Quick and snappy: Diners being served at Mamak

Quick and snappy: Diners being served at Mamak

Each time I am at Mamak, there is a long queue of people outside the restaurant waiting to be seated. Once inside, the menus are quickly presented and orders are taken. Service is efficient and snappy because they know that customer turnover is vital to their business especially when there is seemingly a perpetual queue.

Half dozen chicken satay $9

Half dozen chicken satay $9

Half dozen sticks of chicken satay arrive with cucumber and Spanish onions as its classic accompaniment. The satays are succulent with hints of lemongrass, aniseed and that smoky charcoal aroma.

I like the way the onions and cucumber are presented – chunky and thick as it should be (as opposed to thin slices) so that it can be skewered and dipped into a delectable peanut sauce and its thick crunchy texture felt to full effect.

Sweet and spicy peanut sauce

Sweet and spicy peanut sauce

What turns a good satay into a great satay is the colour, flavour and texture of the spicy peanut sauce. The great satay sauces from Kajang in Malaysia are dark red in colour from its chilli bo (dried chilli), with thick and visible crunchy bits of roasted peanuts, piquant, spicy and comes in a relatively large bowl.

Many Malaysian restaurants serving satay fall short when this sauce arrives watery in a dull brownish colour.

For me, Mamak’s satay ticks all of the boxes and I would rate it as one of the best if not the best in Sydney.

Roti canai $5.50

Roti canai $5.50

There is absolutely no way that you not order roti when at Mamak.

Not only have you watched roti being prepared while standing in queue for the last 30 minutes, it is also unmistakably glaring at you right at the top of the menu. Roti is the heart of Mamak’s business. It is the single most popular dish and it is not difficult to see why.

roti canai (plain roti or roti prata as it is known in Singapore) arrives fluffled up like a little paper ball. It is flaky, crisp and yelling out for me to tear it apart and dip it into  the accompanying dahl and curry sauce. I always wonder about the dollop of sambal because it is not usually served in Malaysia. Nevertheless, it works well with the roti.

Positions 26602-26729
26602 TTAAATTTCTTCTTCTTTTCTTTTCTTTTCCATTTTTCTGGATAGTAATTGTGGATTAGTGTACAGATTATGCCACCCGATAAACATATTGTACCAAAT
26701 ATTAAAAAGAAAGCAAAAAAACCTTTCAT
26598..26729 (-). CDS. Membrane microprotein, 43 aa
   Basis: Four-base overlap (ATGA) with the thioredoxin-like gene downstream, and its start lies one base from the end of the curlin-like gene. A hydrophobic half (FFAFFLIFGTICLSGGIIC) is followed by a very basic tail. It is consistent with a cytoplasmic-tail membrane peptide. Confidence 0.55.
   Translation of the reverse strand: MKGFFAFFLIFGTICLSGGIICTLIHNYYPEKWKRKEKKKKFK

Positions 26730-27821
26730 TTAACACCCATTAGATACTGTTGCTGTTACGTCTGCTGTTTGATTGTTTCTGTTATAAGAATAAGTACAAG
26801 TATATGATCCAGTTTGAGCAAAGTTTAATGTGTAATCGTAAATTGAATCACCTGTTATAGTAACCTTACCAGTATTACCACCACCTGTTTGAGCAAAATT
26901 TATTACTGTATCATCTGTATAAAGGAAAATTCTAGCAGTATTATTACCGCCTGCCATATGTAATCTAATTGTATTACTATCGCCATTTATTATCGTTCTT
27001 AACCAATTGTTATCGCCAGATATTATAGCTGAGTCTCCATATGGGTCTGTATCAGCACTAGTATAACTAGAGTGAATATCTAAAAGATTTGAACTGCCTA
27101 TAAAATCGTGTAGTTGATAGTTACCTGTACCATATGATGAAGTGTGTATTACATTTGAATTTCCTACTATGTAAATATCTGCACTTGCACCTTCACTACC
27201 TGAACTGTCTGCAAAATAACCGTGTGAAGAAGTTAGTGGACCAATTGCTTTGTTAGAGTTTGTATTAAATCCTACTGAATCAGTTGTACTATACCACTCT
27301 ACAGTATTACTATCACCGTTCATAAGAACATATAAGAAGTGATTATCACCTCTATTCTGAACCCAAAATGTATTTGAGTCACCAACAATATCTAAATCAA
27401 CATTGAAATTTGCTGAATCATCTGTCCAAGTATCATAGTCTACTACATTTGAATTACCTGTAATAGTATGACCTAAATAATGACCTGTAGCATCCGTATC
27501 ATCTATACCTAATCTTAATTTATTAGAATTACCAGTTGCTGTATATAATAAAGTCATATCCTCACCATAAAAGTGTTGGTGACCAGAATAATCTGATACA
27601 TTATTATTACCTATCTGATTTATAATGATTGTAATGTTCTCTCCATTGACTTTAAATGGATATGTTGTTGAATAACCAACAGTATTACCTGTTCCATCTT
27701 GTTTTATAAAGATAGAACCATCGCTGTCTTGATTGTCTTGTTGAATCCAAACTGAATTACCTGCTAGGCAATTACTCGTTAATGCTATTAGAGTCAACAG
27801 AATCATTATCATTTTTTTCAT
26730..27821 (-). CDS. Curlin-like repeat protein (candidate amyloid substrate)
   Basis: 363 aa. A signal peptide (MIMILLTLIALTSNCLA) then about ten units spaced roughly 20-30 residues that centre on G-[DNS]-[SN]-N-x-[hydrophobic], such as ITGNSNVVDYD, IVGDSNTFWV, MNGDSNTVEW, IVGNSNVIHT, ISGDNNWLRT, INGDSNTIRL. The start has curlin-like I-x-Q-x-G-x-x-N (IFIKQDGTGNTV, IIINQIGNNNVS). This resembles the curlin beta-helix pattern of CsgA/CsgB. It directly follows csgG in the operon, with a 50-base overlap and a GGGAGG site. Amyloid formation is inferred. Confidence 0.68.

Flaky and crisp: Roti canai with curry sauce, dahl and dallop of sambal

Flaky and crisp: Roti canai with curry sauce, dahl and dallop of sambal

There is just something comforting about eating off a stainless steel compartmental plate. It truly reminds me of Indian-Muslim banana leaf curry houses in Malaysia and Singapore where dahl, condiment, vegetables and curries are  placed in individual compartments.

Roti telur $6.50

Roti telur $6.50

Roti telur is similar to roti canai except it contains beaten egg and is more omelette-like. The flaky texture of the roti is almost like a mop when it hits the curry sauce, soaking up all its spicy goodness.

Like the satay, I would rate Mamak’s Malaysian style roti along with all its variations like roti telur, murtabak, roti pisang and roti tisu to be the best that Sydney can offer.

Maggi goreng $11.50

Maggi goreng $11.50

I have tried both the mee goreng and Maggi goreng at Mamak and I would definitely recommend the Maggi goreng. The only difference being the type of noodles used, Maggi goreng seems to have more flavour and I like the curly and delicate texture of the Maggi style noodles.

Maggi goreng $11.50

Maggi goreng $11.50

With a squeeze of lime juice, the noodles are slightly spicy with a hint of sweetness from tomato sauce but crunchy fresh bean sprouts, deep-fried tofu puffs, slices of fish cakes and prawns complete the taste sensation. Again, the interpretation of this dish at Mamak lingers in my mind among its satay and roti.

Sambal udang $19

Sambal udang $19

A plate of sambal udang (sambal prawns) arrives fiery red although the spice level is gentler than it looks. About eight or nine crunchy king prawns tossed in a hot wok with a sambal sauce lend more spicy flavours to our meal.

Kangkung belacan $14

Kangkung belacan $14

Kangkung belacan or water spinach stir-fried with belachan is smoky with the pungent aroma of shrimp paste. It is difficult to fault a dish like this when done well because it has the heady aroma and taste of salt complexity in the vegetables from the paste.

Kari ayam $16

Kari ayam $16

I love chicken curry and Mamak does a kari ayam that comes with chicken on the bone and chunky pieces of potato.

Generally, this is the way Malaysians prefer their curries because the bone gives more flavour and it always seems like such a tasty challenge to manoeuvre around the bones to get all the chicken meat off, whether with your fork and spoon or to simply dig in with your fingers and bare teeth.

Mamak menu

Mamak menu

So far I have had delicious experiences at Mamak although they did forget our chicken satays on one occasion despite them letting us know it would take a while and came back to inform us the kitchen is already closed. Apart from this glitch and the long queues, Mamak appears to be doing all the right things.